Fingers crossed this surge of trade over the next 10 days will be enough to see the shops, and the staff whose livelihoods depend on them in every town and city centre in Yorkshire, through to a hopefully less precarious New Year.
But there was a worryingly apparent flip side to the crowds and queues for checkouts. For every person being scrupulous about social distancing, another just wasn’t bothering, squeezing uncomfortably close in the aisles in the quest for a bargain or the perfect gift for granny.
They should know better by now. The fact that they don’t means, regrettably, that those of us living under the most severe tier of Covid-19 restrictions are better off staying that way for now.
A lot of hopes are riding on tomorrow’s review of which tier every area of England should be in. Those running the pubs and restaurants of West and South Yorkshire are desperate for a downgrade from Tier 3 to 2, so they can reopen and at least be in with a chance of making something from the Christmas trade that is so important to them.
But the shoppers in Leeds tell a story that there are still too many people who don’t behave responsibly for that to happen. If they won’t do it whilst stone-cold sober in M&S, they certainly won’t after half-a-dozen pints in a pub, however many scotch eggs they wolf down to soak the ale up and comply with the rules on food being served.
The brakes need to be kept on this pandemic for now, however bitter a blow that is for the hospitality industry. One reason for that is that the irresponsible not only need to be protected from themselves, but from becoming the unwitting spreaders of illness to others.
Another is that Britain stands on the verge of possibly a horribly difficult winter in which a surge in coronavirus is the last thing we need when the NHS is likely to be dealing with the familiar pressures caused by flu in the elderly and vulnerable.
NHS chiefs once again voiced their concerns at the weekend that the Christmas amnesty from restrictions allowing households to celebrate together for five days will result in a new spike in Covid-19.
The backdrop that could make winter such a challenge is the uncertainty over Brexit. The Government, by its own admission, is preparing for a messy no-deal exit from the EU that could see disruption to supplies of food and medicines coming from Europe, and parts of industry grinding to a halt if imports of raw materials are affected.
Add to that the usual turmoil caused to transport by a heavy snowfall, and the months ahead might be as fraught as the worst parts of this year everyone is keen to put behind us.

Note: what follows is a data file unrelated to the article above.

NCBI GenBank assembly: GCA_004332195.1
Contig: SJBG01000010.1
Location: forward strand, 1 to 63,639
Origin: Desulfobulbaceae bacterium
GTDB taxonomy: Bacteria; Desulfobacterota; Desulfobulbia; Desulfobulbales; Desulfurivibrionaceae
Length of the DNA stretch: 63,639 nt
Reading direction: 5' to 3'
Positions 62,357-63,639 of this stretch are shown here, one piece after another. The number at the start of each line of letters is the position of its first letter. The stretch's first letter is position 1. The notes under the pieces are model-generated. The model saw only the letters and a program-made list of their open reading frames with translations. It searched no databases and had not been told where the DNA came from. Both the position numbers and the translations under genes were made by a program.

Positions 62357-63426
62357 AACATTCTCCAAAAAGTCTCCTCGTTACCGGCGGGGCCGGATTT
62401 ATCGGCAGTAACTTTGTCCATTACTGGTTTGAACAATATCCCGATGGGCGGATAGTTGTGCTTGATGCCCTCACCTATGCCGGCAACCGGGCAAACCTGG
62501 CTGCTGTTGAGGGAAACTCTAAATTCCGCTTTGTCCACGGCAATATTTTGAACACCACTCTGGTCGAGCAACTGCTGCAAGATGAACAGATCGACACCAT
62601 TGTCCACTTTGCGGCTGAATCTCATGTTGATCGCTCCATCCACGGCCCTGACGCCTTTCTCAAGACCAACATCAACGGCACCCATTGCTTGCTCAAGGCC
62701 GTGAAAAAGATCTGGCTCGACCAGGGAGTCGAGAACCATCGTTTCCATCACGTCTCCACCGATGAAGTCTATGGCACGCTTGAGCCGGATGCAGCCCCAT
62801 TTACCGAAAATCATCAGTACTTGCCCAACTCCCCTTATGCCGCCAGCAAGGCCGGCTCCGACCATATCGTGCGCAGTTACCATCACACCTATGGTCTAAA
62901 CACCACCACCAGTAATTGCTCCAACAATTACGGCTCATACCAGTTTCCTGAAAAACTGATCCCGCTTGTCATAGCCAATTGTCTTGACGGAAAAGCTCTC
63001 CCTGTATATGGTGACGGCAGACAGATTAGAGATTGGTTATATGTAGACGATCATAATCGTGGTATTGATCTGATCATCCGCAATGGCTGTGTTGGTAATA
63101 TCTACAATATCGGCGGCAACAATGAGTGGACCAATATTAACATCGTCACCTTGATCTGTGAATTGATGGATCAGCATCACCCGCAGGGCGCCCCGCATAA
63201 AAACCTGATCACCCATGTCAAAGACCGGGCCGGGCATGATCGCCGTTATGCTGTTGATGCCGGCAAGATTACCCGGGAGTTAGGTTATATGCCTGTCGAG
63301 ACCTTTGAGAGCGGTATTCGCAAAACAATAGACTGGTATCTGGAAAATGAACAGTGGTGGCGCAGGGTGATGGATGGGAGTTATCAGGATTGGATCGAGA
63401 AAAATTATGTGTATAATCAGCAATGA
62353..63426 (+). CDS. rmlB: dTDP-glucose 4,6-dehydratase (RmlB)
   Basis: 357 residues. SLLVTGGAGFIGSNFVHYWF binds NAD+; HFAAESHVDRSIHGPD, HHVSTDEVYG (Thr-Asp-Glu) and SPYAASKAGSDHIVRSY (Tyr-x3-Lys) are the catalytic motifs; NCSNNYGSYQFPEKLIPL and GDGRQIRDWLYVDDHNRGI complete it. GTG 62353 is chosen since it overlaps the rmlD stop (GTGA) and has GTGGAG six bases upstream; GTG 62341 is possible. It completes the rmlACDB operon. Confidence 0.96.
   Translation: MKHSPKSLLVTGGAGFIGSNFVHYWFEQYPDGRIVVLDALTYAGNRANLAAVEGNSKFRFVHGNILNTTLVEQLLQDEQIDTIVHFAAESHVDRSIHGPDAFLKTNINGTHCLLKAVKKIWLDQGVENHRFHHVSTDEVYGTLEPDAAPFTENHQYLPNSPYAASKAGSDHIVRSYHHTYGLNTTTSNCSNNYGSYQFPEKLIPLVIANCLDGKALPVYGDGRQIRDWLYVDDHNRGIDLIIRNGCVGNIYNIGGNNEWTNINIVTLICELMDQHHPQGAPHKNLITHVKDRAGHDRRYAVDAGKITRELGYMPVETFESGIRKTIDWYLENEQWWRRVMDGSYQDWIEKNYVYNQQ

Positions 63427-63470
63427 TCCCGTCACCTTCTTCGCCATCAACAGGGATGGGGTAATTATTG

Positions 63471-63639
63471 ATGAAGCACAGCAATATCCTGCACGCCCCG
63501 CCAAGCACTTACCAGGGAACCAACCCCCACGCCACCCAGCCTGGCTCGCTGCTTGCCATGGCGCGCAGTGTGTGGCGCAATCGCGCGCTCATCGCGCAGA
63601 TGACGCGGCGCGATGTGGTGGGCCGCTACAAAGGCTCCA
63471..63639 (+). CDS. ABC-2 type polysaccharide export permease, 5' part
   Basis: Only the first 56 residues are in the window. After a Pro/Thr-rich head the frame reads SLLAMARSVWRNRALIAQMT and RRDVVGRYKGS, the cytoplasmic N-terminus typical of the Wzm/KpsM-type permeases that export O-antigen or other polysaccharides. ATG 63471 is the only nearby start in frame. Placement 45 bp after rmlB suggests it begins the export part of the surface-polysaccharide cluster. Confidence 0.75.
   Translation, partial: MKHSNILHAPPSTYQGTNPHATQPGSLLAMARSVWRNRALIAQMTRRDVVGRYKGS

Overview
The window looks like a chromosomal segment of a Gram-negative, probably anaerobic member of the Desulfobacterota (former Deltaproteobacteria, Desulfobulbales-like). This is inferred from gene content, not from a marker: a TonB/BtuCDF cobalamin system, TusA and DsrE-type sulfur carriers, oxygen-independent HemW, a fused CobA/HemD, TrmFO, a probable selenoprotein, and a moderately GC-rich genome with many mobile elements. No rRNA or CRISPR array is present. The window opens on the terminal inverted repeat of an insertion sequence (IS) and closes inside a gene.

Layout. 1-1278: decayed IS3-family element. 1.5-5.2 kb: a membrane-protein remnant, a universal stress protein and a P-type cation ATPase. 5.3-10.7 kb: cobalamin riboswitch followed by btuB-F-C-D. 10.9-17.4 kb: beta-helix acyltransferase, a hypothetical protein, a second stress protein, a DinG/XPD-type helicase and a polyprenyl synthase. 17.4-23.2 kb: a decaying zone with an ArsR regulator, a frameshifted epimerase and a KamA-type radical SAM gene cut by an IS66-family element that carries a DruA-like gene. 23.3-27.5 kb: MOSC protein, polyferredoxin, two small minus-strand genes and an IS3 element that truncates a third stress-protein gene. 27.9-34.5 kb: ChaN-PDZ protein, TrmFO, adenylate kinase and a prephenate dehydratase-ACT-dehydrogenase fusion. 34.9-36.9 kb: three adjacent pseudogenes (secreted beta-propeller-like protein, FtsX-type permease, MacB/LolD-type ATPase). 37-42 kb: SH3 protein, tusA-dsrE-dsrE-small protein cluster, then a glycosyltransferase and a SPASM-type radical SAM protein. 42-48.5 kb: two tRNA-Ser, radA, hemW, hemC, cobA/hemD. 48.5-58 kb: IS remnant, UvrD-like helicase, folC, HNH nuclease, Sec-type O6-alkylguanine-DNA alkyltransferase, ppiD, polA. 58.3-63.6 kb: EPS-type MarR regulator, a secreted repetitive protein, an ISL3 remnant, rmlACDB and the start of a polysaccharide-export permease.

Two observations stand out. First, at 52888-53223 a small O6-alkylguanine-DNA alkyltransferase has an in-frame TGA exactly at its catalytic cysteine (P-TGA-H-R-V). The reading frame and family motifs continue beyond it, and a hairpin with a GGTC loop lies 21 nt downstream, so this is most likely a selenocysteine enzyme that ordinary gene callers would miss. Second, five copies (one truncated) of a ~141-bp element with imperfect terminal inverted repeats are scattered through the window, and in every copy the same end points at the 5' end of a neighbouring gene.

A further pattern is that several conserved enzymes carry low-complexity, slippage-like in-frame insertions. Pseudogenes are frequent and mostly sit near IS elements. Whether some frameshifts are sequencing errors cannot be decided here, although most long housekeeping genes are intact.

Easing the Tier 3 restrictions in areas of the North where infection rates remain worryingly high against such a backdrop would be folly, however desperately sorry everybody feels for those whose businesses and jobs might suffer.
The North, though, needs to know that it is being treated fairly by the Government when the national review takes place this week – and it appears, albeit belatedly, that Ministers no longer regard London as a special case as the capital is moved to Tier 3 status from early tomorrow as a pre-emptive move.
Infection rates in parts of the capital are much higher than in parts of Yorkshire, yet London’s placing in Tier 2 until this week allowed its hospitality industry to stay open, with some venues blatantly bending the rules.
It made my blood boil to see one bar owner on television crowing about getting round the requirement that pubs can only serve drinks with food by having deliveries of McDonald’s takeaways and handing them out to customers. Very ingenious, but this sort of chicanery needs to be stamped on by the local authorities.
If London had been allowed to remain in Tier 2 despite spiralling infection rates, it risked undermining much hard work and economic pain endured in Yorkshire, and beyond, to knuckle down and do the right thing in controlling coronavirus as part of the wider national effort.
Thankfully, Health Secretary Matt Hancock now accepts that such double standards aren’t justifiable. There has to be a level playing field on restrictions if public confidence in them as a means of keeping people safe is to be maintained.
I can’t be alone in talking to increasing numbers of people who believe the worst is over because vaccinations have begun. Crowds of shoppers jostling each other on Saturday afternoon showed that there’s a touch of complacency in the air, and that’s dangerous.
Nobody wants to be in Tier 3, nor to see the upset and fears for the future of those in hospitality, but for now it’s the safest place to be.
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